Ayckbourn Chronology: 2002

Notable Events

During 2002, Alan Ayckbourn…

directed the world premiere of The Safari Party by Tim Firth; this will be the final non-Ayckbourn play he will direct at the Stephen Joseph Theatre.

wrote his first book The Crafty Art Of Playmaking.

wrote his first play specifically aimed at a pre-school audience with The Princess And The Mouse.

directed the West End transfer of Damsels In Distress with the original Scarborough company.

was appointed a member of the Theatre Of Comedy Company.

endorsed www.alanayckbourn.net as his official website.

saw The Pocket Guide To Alan Ayckbourn's Plays by Paul Allen published by Faber & Faber.

saw his biography Alan Ayckbourn: Grinning At The Edge by Paul Allen published by Methuen in softcover.

saw By Jeeves released on DVD in the UK.

saw the New York premiere of House & Garden at the Manhattan Theatre Club.

saw Bedroom Farce revived in the West End, directed by Loveday Ingram; the production re-ignited serious misgivings about the West End productions of his plays.

saw Damsels In Distress, The Jollies and Whenever published by Faber & Faber and Body Language published by Samuel French.

World Premieres

Snake In The Grass
5 June: Stephen Joseph Theatre
The Jollies
3 December: Stephen Joseph Theatre
The Princess And The Mouse
11 December: Stephen Joseph Theatre

Notable Ayckbourn Productions

Damsels In Distress (Tour)
15 January: UK tour produced by Stephen Joseph Theatre
Bedroom Farce (Revival)
8 April: Aldwych Theatre, London
House & Garden (New York premiere)
21 May: Manhattan Theatre Club
Joking Apart (Revival)
16 July: Stephen Joseph Theatre
Damsels In Distress (West End premiere)
7 September: Duchess Theatre, London

Professional Directing

GamePlan
Duchess Theatre, London
FlatSpin
Duchess Theatre, London
RolePlay
Duchess Theatre, London
Snake In The Grass *
The Jollies *
Joking Apart *
The Princess & The Mouse *
The Safari Party *
Damsels In Distress (trilogy)
UK tour
* Stephen Joseph Theatre, Scarborough

Quotes

"I thought I wanted to be an actor, but once I had directed a show, I realised that was what I wanted to do. I realised that there were people better at it than I was, and that it would make a lot more sense if I could work through them, rather than competing with them or trying to emulate them. And directing is very exciting - you have a close working relationship with a lot of people. It's a like an extended family."
(Sunderland Echo, 18 January 2002)

"The Queen Mother did come to a lot of my plays and, of course, she had the garden gnome from
Time and Time Again at the Castle of Mey."
(Daily Telegraph, 14 April 2002)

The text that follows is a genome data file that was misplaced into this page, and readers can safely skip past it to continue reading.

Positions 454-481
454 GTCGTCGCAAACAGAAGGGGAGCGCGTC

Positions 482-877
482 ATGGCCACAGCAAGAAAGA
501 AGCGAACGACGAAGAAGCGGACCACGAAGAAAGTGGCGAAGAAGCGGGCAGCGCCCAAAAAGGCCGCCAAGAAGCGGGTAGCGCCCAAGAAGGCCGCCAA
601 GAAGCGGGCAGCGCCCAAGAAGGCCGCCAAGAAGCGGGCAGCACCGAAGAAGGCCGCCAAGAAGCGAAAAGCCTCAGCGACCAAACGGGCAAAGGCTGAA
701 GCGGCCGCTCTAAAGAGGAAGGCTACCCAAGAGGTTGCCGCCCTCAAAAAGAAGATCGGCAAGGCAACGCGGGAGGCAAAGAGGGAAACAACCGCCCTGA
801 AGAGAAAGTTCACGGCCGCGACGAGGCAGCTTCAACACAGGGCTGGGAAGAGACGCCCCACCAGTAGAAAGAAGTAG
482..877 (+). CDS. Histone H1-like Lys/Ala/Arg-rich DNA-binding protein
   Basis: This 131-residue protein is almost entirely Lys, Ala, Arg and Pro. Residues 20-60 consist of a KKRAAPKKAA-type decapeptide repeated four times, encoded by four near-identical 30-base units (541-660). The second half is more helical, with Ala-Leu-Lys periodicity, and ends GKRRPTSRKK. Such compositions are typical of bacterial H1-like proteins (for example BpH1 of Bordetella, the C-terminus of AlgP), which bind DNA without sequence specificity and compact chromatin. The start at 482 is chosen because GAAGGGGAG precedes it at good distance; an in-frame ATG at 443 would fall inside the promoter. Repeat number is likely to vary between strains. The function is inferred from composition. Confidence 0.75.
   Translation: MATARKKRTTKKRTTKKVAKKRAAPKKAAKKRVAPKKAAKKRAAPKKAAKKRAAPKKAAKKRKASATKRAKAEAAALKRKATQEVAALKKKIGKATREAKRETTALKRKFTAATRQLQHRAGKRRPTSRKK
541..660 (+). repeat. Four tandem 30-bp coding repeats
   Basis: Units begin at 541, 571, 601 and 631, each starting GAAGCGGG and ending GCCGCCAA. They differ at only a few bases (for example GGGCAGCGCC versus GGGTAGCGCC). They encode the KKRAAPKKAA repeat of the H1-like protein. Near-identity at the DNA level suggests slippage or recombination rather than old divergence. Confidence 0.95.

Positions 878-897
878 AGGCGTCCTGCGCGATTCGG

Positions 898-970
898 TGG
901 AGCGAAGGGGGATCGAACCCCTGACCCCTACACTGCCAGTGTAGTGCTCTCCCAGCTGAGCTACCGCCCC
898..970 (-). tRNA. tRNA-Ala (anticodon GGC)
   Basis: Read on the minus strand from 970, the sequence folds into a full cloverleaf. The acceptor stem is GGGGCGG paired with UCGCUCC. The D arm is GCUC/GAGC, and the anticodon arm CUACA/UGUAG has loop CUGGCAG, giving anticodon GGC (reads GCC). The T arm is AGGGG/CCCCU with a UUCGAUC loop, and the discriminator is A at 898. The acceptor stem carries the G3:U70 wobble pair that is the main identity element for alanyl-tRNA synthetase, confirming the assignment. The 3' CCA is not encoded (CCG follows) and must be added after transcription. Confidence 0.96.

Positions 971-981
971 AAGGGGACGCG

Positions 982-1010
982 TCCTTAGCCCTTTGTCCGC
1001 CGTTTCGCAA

"I was the first playwright to be knighted since Terence Rattigan. Tom Stoppard says it was him, but it was me."
(Daily Telegraph, 14 April 2002)

"I don't write about real people. I might borrow so-and-so's nose, but all the experiences and feelings in my plays belong to me. I don't need to look outside. I am still mining my own life."
(Daily Telegraph, 14 April 2002)

"My mother gave me far more complexes, hang-ups, phobias, prejudices, inspirations and self-insights than any writer has a right to expect from a parent."
(Daily Telegraph, 14 April 2002)

"I have been in Scarborough for 40 years, but I haven't written a Northern play. Why? Because everything of me was formed when I lived in London and Sussex between the ages of four and 17. It was a rich childhood for a writer. The rows going on around me were instructive."
(Daily Telegraph, 14 April 2002)

"I realised when I was quite young that girls were getting less of a shout than men. In many ways things have got better for women over the past 40 years. The progress for women has meant correspondingly increased confusion for men. That's what I have chronicled in my plays."
(Daily Telegraph, 14 April 2002)

"I get depressed, just for a couple of days, when a new play has opened. I lose all confidence. On first nights I give super parties, but I never stay to the end. I have to leave before I get maudlin. It's the same as the end of a love affair."
(Daily Telegraph, 14 April 2002)

"There's a lot of super dramatists who only got seven plays out, so I'm lucky. The really exciting thing for me is that the ideas still keep bobbing up. I know I'm well past my sell-by date, so for me it's a case of keep quiet, keep your head down, keep writing."
(The Times, 21 May 2002)

"I never research anything. I just make it all up. I'm terribly lazy."
(Artscene, July 2002)

"I've got a good role model. Shakespeare never had an original plot. They were all nicked of somebody. What he did was make them original."
(Artscene, July 2002)

"I feel society has to live by certain guidelines, but it's difficult to know where to look. Politicians tried preaching family values and were caught with their trousers round their ankles. And the church has been so busy being all things to everybody that it seems to have no views, though I've great hopes of the new Archbishop of Canterbury. In the end, I suppose I believe in loving your neighbour, respect for other people and the principle of the nuclear family. But I'm in an awful position as a writer, because I love it when things break up."
(The Guardian, 4 September 2002)

"I'm a bit wary of influences. Most young writers would say they were influenced by Scrobadov, a rare Polish playwright who wrote one play and drowned himself, rather than an Establishment figure like me. But along with others, I suppose what I've done is to encourage the unresolved ending. I've also tried to mix the different elements of comedy and tragedy. What I've tried to do is bring these elements together, which is a bit like dancing on the edge of a razor blade."
(The Guardian, 4 September 2002)
All research for this page by and copyright of Simon Murgatroyd. Please do not reproduce without permission of the copyright holder.